Connect with family and friends when traveling

I just returned from a short trip to the beautiful City of Roses, Portland, Oregon.  I stayed downtown and walked everywhere to see the sights and experience the amazing cuisine in this city.  Food & Wine’s description of Portland as a “revered food city, also known for its fantastic bars and coffee scene” is accurate.  Also, the bluest skies are not just found in Seattle (my home)!

Thanks so much to Maggie for the excellent suggestions on things to do and see and places to dine.  It was a treat to connect with her as a member of one of my favorite hometown families. To share stories about Maggie’s very special Uncle Jim who was such a VIP in my life, was a privilege.

While in Portland, I visited Moonstruck to sample their chocolate truffles and indulge in a Moonstruck mocha!



We began traveling internationally with our sons when they came home from college on breaks as a way to “keep the peace;)” and “see the world”.  Our family vacations when they were younger had been primarily in the US and included visiting family or friends with a focus on active travel to ski, snorkel or backpack and hike.

As Leo Babauta reports on “traveling with a family is a completely different beast than traveling solo or as a couple”. Many of his suggestions with a few modifications worked well when traveling with our adult children:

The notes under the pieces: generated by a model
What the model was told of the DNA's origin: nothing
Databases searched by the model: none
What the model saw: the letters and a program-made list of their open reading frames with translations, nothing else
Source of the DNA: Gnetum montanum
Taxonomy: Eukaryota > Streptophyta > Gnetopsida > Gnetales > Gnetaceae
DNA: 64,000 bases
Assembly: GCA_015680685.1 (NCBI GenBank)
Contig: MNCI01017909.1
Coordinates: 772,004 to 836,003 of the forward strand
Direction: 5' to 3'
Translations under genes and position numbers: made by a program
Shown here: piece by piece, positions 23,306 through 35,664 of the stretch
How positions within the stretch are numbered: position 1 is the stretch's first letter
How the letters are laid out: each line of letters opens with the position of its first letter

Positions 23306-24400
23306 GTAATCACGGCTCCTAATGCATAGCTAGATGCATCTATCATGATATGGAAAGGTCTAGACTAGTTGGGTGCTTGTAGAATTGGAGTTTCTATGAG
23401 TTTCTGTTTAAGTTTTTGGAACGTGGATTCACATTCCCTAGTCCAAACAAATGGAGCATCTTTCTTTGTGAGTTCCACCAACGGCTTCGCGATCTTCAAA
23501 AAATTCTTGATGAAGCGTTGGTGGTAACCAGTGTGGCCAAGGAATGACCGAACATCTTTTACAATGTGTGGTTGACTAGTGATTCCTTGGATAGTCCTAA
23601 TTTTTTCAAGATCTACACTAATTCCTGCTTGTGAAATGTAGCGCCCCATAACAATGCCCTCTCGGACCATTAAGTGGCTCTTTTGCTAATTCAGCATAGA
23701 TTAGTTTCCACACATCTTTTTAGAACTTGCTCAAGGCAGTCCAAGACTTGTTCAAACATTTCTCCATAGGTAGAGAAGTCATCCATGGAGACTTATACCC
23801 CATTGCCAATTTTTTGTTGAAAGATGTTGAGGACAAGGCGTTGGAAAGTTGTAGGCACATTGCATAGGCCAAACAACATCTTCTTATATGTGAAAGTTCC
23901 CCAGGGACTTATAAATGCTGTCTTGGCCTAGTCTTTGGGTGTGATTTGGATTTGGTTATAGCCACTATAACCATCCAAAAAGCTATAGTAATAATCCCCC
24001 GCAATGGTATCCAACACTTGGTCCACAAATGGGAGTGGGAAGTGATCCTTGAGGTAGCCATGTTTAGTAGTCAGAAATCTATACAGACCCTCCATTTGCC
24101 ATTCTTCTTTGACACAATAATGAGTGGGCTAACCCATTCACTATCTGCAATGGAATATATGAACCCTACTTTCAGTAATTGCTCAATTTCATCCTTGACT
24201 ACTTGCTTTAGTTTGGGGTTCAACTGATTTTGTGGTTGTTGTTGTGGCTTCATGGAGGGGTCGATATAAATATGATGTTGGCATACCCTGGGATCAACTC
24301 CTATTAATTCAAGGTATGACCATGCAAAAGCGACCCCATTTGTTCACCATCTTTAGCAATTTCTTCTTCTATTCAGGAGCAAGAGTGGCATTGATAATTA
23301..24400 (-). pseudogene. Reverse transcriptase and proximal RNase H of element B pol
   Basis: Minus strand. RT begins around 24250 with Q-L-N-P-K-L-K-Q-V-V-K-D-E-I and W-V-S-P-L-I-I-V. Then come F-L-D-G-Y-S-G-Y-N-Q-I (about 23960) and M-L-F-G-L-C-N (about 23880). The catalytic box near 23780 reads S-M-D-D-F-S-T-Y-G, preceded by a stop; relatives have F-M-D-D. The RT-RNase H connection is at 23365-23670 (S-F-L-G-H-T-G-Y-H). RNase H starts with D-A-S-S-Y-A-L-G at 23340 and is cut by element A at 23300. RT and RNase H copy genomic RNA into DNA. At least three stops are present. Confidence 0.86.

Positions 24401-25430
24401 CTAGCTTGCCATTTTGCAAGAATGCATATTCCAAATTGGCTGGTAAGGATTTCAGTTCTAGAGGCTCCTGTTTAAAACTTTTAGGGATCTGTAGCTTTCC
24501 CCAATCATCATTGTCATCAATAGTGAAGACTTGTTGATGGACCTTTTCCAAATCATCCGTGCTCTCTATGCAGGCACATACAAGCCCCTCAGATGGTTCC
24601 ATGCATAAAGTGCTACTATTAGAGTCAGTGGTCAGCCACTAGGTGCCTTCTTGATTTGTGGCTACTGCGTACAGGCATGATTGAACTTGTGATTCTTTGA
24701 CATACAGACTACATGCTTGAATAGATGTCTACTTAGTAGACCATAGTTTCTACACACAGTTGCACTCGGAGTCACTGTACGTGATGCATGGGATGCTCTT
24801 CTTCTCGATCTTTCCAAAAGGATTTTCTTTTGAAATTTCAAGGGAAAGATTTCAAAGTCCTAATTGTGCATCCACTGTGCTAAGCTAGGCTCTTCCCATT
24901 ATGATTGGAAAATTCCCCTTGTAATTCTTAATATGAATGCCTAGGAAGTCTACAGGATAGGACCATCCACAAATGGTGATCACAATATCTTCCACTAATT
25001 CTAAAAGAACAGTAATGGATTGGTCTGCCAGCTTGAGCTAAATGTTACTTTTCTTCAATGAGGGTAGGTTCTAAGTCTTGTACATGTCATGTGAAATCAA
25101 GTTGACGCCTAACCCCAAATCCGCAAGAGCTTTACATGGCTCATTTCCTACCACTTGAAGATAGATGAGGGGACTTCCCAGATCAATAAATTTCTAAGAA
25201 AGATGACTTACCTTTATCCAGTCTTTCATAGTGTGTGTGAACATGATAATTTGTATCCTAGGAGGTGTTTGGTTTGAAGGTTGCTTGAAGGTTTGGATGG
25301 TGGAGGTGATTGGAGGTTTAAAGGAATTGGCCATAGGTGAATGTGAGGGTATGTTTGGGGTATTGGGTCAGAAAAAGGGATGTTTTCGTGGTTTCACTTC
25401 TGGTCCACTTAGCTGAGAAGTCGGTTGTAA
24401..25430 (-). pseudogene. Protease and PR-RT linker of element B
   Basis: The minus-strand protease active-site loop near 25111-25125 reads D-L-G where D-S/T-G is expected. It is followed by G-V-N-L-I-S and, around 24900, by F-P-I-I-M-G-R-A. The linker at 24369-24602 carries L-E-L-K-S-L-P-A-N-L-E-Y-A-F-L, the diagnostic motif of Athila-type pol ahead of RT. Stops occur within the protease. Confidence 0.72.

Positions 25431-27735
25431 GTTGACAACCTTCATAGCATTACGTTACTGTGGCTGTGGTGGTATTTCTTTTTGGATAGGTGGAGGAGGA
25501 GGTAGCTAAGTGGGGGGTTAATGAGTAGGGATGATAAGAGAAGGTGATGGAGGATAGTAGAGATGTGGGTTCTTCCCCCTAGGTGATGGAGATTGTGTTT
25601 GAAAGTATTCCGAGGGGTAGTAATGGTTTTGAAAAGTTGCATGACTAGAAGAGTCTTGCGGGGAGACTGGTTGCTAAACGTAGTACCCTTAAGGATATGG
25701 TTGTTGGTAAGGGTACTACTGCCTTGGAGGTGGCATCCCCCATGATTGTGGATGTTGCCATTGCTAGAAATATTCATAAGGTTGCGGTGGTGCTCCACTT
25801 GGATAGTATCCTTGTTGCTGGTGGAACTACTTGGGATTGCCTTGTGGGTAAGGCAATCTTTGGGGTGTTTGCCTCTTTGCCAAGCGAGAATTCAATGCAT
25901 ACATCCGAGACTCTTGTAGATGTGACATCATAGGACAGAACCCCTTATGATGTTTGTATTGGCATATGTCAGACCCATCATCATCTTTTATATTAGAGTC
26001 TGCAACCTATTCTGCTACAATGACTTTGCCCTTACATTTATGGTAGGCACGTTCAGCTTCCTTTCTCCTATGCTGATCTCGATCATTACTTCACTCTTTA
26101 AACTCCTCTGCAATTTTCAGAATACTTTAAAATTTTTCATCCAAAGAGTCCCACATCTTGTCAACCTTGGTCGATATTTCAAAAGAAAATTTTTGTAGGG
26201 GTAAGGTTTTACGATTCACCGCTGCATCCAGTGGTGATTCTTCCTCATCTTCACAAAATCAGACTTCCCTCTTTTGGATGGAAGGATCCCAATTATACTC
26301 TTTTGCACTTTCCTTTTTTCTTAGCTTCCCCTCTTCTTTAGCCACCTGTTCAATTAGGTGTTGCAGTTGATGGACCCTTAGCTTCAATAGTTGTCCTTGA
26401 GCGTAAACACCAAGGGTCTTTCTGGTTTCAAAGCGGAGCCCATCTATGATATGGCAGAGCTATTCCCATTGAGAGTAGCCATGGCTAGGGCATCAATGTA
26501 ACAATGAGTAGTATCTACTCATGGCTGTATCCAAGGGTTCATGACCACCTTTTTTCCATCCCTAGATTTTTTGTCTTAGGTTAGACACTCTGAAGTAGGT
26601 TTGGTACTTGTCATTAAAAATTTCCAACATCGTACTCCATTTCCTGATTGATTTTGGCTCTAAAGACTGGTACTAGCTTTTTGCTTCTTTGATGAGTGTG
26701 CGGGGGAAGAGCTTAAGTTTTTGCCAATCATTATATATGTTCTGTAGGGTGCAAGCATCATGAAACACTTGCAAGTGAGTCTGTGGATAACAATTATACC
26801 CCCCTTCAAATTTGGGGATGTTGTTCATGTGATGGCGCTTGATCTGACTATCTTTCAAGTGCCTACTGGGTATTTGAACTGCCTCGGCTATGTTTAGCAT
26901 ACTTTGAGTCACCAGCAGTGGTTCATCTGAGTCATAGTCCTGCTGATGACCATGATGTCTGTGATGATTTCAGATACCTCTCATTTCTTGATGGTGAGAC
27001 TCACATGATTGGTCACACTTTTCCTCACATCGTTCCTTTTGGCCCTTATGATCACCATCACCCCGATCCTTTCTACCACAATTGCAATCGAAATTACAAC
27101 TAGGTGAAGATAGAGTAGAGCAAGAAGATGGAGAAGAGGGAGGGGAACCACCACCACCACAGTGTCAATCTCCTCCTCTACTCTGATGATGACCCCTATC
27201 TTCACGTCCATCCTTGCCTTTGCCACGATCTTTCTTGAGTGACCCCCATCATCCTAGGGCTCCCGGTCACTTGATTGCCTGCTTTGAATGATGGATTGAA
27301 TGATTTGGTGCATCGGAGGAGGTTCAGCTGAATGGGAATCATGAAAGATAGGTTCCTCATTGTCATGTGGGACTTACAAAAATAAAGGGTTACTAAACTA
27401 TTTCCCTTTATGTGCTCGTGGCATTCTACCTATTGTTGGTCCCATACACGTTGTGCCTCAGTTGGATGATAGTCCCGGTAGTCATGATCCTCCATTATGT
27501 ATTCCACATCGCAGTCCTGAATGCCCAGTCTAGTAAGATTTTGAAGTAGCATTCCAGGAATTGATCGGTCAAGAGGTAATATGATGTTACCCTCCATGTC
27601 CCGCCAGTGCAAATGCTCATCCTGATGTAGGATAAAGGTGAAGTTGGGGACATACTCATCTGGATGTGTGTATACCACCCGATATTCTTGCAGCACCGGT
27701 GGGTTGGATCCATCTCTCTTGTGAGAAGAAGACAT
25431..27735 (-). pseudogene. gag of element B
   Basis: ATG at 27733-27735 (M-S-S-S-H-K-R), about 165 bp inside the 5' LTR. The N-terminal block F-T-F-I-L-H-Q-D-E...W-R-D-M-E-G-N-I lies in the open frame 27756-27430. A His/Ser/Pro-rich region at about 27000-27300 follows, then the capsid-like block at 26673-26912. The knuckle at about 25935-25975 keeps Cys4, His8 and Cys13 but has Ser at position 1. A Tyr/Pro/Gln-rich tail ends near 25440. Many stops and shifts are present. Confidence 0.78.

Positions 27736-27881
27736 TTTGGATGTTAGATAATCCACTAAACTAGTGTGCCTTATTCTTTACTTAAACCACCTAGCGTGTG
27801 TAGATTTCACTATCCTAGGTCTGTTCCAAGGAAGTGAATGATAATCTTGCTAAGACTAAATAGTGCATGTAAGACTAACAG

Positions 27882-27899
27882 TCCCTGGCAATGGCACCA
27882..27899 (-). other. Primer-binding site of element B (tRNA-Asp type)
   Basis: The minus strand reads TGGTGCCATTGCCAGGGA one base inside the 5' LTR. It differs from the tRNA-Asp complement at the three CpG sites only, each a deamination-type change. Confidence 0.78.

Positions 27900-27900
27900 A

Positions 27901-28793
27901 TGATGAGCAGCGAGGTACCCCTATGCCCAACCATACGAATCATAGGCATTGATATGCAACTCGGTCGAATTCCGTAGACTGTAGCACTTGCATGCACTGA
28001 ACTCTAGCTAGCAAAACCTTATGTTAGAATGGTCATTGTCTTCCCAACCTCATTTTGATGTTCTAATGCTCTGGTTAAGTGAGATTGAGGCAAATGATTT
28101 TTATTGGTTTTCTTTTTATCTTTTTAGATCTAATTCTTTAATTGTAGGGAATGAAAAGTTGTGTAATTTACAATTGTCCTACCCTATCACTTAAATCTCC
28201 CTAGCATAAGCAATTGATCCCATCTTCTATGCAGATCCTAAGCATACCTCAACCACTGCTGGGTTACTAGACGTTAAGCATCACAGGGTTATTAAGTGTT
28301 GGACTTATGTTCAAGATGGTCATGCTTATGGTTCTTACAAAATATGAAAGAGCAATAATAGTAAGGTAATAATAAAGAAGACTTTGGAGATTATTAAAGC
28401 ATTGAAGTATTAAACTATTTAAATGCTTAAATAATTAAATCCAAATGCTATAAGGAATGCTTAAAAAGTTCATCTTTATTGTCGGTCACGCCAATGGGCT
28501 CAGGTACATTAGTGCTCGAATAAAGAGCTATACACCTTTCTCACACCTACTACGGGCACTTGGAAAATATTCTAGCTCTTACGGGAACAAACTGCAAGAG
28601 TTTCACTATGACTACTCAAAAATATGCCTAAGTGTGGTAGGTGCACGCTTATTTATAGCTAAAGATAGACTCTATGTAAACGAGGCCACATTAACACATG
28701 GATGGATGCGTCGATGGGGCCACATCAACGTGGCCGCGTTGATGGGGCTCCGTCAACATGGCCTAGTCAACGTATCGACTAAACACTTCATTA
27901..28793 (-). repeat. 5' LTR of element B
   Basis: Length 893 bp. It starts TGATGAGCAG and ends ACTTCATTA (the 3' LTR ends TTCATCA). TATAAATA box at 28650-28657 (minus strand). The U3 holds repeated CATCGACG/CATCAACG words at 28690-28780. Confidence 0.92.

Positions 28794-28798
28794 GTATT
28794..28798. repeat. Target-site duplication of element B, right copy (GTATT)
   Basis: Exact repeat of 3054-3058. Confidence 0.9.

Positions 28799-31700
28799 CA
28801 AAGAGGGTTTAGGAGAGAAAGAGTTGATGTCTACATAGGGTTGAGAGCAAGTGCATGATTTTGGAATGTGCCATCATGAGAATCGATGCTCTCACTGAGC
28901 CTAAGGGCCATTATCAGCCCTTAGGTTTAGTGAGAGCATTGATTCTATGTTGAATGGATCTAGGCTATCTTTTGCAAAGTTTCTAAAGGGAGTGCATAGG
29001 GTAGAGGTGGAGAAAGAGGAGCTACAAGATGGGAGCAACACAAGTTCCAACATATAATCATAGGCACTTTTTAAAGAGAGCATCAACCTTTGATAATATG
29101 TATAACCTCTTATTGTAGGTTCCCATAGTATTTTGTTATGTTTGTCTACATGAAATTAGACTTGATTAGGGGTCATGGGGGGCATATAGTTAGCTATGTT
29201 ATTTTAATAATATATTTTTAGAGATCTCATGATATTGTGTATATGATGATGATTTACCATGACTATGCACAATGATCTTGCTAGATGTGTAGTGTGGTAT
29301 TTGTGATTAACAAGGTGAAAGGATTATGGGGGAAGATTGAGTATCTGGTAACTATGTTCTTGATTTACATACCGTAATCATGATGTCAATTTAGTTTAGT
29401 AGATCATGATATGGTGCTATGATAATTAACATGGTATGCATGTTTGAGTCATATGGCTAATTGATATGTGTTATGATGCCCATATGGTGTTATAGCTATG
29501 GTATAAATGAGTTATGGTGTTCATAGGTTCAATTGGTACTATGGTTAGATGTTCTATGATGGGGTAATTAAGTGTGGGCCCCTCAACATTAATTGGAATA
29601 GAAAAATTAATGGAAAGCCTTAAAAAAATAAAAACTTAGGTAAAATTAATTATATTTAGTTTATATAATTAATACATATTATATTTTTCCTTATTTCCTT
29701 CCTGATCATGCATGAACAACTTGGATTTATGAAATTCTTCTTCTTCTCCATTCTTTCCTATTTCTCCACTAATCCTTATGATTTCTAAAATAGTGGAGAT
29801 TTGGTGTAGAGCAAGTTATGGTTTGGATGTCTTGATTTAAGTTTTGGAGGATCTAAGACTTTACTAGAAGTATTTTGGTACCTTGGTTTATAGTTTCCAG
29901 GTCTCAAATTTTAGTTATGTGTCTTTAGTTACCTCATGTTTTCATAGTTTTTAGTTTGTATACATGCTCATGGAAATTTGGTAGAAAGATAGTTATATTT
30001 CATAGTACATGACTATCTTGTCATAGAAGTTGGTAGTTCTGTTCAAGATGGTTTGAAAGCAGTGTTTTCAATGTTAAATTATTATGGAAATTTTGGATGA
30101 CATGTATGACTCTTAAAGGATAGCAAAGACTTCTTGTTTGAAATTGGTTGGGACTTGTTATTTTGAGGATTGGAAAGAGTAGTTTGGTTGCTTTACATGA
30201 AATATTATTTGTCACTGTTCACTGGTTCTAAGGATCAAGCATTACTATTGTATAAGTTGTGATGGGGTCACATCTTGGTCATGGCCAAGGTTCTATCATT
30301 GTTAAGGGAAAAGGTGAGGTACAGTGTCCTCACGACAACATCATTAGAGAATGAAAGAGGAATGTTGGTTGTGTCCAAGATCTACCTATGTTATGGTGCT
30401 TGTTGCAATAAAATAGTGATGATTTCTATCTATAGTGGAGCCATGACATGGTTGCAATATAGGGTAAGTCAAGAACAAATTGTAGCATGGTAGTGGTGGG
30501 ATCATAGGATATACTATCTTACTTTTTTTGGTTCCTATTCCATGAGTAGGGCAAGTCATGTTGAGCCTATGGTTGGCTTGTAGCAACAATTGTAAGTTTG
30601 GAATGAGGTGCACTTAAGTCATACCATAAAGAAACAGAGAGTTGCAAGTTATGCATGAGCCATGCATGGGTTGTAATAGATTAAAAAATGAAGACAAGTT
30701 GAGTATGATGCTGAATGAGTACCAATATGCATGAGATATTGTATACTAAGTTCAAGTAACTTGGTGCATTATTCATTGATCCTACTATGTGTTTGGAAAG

• Pack light-his family each used a backpack and our family uses the smallest roller bag and absolutely no checked luggage
  • Stay in central apartments- limit hotel stays as it is often cheaper to rent (Airbnb/VRBO)-you have a kitchen, a washer/dryer and a living room-it is much more comfortable
  • Walk everywhere- the best way to explore a place is by foot-“you only really see a place when you walk it”
  • Gelato will keep kids/adults happy-kids and adults including daughter-in-laws agree
  • Learn a bit of the language-hello, thank you, and where’s the bathroom are a good start
  • Ask locals for recommendations-your apartment owners are a great resource
  • Naps are good- a nap (which I rarely do at home) can be a good way to stretch out your day
  • Buy groceries and cook-eat breakfast before leaving for the day and spend a few evenings cooking the cuisine of the country
  • Educate yourself- traveling can make history come alive, so a little research goes a long way
  • Have relaxation days- include days where you just hang out
  • Wine makes things better- you will relax and smiled more
  • It’s a grand adventure- do not over plan and be open for spontaneous activities.

In August, we spent a week vacationing with our son and daughter-in-law in South Africa.  They are both seasoned travelers and let us tag along.  Our trip was an unforgettable experience that was nearly impossible to capture in photos or videos, but I will try this week!

16 Essential Tips for Traveling with a Family


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